Africa has the highest urban growth in the world. The continent’s population is expected to double by 2050. Two-thirds will be absorbed by cities. This means that in the next 30 years, African cities will welcome 950 million new urban dwellers. If this urbanization is a source of great opportunities, it is also and above all a source of real challenges for the municipalities. Indeed, countless problems are raised by this urban explosion. Firstly, public services, whether it is drinking water supply (less than 35% of the urban population has access to it today), access to electricity (no African city is free from power cuts), the existence of roads in good condition, systems and devices for supply and sanitation, collection and treatment of waste … Social, economic, environmental and political issues are at the heart of these major infrastructure projects. At the same time, smart-citization offers new challenges.
The work designed for the Africa Week will conceptually interpret the idea of an integrated solution for the prototyping of essentially digital proximity infrastructures deployed around a resource point in the city dedicated to the transformation of its environment. From an innovation laboratory on the makerspace model, we can deploy, to measure and scale, sovereign infrastructures supported by the populations of the districts. These infrastructures free themselves from the trap of indebtedness and offer integrity in data policies. This is the urban utopia that the HubCity experiment in Togo has been exploring since 2012. COMMUNALIS is actually a variation of hubCity. COMMUNALIS artistically conceptualizes the development of public platforms under municipal patronage as a counter-model to the platform-forming by financial markets in the smart city. These communal platform initiatives would push, if implemented in Africa, the big technological groups that are eyeing the continent out of the market and at the same time serve as entry-level techno-political projects for an expansion of the socio-ecological audience. From the « communalis », the political program of platform communitarianism is developed, which – in addition to cooperative platform cooperativism – aims to create digital commons at the communal level.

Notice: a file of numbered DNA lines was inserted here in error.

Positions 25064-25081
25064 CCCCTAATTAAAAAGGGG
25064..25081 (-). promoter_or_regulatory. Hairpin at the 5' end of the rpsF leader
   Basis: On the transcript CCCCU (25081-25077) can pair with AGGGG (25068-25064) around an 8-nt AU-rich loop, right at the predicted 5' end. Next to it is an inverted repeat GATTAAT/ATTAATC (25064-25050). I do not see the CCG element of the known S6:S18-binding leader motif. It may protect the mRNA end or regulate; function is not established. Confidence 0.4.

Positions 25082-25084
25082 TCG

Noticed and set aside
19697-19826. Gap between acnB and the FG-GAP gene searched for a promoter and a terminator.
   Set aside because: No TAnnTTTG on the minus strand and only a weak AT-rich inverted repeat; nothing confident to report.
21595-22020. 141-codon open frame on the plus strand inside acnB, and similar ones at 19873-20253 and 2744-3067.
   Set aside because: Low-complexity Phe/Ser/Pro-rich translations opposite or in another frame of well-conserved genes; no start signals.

The installation consists mainly of a wooden board engraved with the plan of a piece of town (Lomé) above which a machine to produce digital infrastructures levitates. All made in collaborative CNC machines: 3D printers, laser cutters, milling machines, shapers etc. is to emphasize the “digital commons” dimension of these innovative supply, service and communication networks. These “communal” infrastructures are therefore symbolized in the device by falsely abstract forms that the machine draws on a plexiglass support.